Carsten Brzeski's blog

ECB meeting: Dovish with a hawkish blend

The ECB kept all interest rates unchanged at today’s meeting. During the press conference, Draghi presented a dovish message but did not forget to throw some bones to the hawks.

In short, today’s main message from the ECB was: the economy looks a little bit better, there are still no signs of durable inflation and we are not changing anything now. This compressed message was the result of a slightly better assessment of the Eurozone economy than in January. The ECB acknowledged the strength of the recovery and referred to sentiment indicators suggesting “that the cyclical recovery may be gaining momentum”. Still, the risks to the growth outlook were still tilted to the downside, even though the ECB for the first time called them “less pronounced”. This moderately positive outlook was also reflected in the latest staff projections, which showed GDP growth at 1.8% in 2017, 1.7% in 2018 and 1.6% in 2019.

Regarding the recent increase in headline inflation, the ECB repeated that it would “look through changes in HICP inflation if judged to be transient”; a clear signal that the ECB considers the current increase in headline inflation a temporary phenomenon. This view was supported by the staff projections, which envisaged annual headline inflation at 1.7% in 2017, 1.6% in 2018 and 1.7% in 2019. Particularly, the 2019 forecast shows that underlying inflationary pressure remains moderate. However, when interpreting the inflation forecasts one has to bear in mind that these forecasts only take QE until the end of 2017 for granted. The 2018 and 2019 forecasts should technically have been made under the no-policy-change assumption, ie no more QE (as no decision has been taken).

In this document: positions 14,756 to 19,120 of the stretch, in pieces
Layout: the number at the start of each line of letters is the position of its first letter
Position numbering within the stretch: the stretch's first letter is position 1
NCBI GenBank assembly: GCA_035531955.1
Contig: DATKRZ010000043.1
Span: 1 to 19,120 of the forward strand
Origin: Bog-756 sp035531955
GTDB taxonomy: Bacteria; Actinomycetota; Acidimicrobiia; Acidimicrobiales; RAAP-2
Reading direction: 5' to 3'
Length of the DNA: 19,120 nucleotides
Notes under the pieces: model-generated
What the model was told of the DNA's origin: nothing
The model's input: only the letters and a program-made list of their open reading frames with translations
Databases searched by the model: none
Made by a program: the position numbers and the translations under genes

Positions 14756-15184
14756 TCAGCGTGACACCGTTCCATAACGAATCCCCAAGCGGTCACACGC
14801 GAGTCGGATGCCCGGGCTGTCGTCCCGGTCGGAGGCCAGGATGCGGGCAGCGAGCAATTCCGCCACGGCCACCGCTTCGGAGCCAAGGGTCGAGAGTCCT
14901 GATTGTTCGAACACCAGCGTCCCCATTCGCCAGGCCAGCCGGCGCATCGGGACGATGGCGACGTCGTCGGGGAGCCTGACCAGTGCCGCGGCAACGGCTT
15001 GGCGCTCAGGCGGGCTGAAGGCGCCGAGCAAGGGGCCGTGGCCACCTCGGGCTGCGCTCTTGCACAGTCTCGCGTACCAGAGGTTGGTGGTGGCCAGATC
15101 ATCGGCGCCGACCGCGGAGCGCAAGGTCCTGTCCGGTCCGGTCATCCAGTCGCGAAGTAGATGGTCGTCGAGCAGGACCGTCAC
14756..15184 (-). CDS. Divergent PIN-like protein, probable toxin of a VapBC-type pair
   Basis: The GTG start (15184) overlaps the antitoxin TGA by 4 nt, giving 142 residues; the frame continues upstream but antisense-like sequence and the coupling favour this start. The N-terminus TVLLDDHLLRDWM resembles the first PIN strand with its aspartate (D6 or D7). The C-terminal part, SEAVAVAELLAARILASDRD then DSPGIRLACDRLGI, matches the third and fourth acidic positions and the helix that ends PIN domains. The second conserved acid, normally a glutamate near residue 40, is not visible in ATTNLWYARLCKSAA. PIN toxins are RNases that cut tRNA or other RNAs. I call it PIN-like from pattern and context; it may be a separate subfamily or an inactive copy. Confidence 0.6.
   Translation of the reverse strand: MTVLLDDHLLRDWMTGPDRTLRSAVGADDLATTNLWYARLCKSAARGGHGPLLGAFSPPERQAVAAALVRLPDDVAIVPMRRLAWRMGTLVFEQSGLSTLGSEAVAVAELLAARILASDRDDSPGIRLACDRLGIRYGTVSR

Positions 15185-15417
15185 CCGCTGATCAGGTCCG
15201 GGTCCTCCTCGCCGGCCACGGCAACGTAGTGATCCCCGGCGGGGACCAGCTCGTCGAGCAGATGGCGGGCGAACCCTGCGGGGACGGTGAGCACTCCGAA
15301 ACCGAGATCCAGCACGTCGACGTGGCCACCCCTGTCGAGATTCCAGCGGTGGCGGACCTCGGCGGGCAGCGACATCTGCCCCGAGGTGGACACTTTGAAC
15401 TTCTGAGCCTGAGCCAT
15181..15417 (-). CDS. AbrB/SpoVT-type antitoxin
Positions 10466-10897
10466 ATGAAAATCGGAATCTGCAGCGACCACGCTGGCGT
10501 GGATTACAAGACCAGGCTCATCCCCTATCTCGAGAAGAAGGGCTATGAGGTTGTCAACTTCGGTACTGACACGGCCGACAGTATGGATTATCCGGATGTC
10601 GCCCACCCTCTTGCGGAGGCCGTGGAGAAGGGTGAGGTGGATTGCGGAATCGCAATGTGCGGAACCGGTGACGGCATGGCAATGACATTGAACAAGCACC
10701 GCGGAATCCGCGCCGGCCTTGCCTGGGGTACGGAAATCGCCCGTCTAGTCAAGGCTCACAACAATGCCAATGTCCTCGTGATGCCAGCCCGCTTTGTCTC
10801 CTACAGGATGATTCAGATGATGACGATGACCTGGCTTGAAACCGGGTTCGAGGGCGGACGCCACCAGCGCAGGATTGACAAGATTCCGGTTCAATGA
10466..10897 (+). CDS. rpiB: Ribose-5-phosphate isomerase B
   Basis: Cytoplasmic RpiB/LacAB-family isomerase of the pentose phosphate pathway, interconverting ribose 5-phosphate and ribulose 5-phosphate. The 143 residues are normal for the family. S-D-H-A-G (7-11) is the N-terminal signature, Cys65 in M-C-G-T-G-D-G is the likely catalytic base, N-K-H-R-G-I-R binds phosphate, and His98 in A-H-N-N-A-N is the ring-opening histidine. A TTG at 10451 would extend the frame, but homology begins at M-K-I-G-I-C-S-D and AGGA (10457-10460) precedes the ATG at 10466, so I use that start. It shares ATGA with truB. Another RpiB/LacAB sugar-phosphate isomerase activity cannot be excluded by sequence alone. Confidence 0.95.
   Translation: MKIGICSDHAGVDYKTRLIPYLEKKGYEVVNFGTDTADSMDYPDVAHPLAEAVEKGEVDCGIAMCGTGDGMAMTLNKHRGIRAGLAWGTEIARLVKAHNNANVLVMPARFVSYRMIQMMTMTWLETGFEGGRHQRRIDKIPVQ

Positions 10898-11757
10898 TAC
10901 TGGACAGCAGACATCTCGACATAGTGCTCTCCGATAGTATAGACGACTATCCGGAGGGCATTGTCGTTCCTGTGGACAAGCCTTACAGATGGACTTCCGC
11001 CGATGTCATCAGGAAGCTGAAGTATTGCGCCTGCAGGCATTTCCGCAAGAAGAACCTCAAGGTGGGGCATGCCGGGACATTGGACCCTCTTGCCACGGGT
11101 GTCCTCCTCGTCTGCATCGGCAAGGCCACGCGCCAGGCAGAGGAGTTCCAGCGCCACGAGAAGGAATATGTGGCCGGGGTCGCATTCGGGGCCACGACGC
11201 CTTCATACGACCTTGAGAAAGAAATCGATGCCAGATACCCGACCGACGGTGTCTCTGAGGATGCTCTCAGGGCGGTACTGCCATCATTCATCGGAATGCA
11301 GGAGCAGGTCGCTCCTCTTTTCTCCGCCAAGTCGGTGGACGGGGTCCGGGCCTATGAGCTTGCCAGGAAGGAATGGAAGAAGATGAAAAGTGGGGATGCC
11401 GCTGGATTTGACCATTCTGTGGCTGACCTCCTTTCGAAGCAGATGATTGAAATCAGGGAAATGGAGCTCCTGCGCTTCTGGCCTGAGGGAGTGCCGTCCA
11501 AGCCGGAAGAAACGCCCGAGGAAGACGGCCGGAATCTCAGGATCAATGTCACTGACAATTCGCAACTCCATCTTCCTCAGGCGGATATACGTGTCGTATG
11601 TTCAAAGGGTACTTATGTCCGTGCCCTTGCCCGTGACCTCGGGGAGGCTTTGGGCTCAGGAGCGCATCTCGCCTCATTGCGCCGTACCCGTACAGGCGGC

Up to here, Draghi had struck a very cautious tone, emphasizing that the ECB saw the slight improvement in the recovery but did not see any upward pressure on inflation, yet. Here, Draghi also introduced a new key variable for the coming months: wage growth. Draghi called this “the linchpin”. Therefore, it did not surprise that other key sentences like interest rates are expected “to remain at present or lower levels for an extended period of time” or that the ECB stands “ready to increase our asset purchase programme in terms of size and/or duration” were still in place.

So far, so dovish from Draghi. In the course of the press conference, it almost seemed as if some hawks were sitting under Draghi’s desk and were fiddling with his papers. On some critical questions, Draghi needed more time to find his notes and arguments than usually. It was probably no coincidence that his answers became a bit more hawkish. He threw some bones to the hawks by stressing that the ECB no longer had a sense of urgency of taking further actions and that no fresh TLTROs had been discussed. Draghi even dodged the question on whether the ECB might raise interest rates before the end of QE.

All in all, the ECB keeps its easing bias but has also started to gradually incorporate some hawkish sounds. This strategy is preparing the grounds for a tapering announcement after the Dutch and French elections if growth and inflation follow their current paths, but keeps all options open if the current optimism turns out to be unjustified.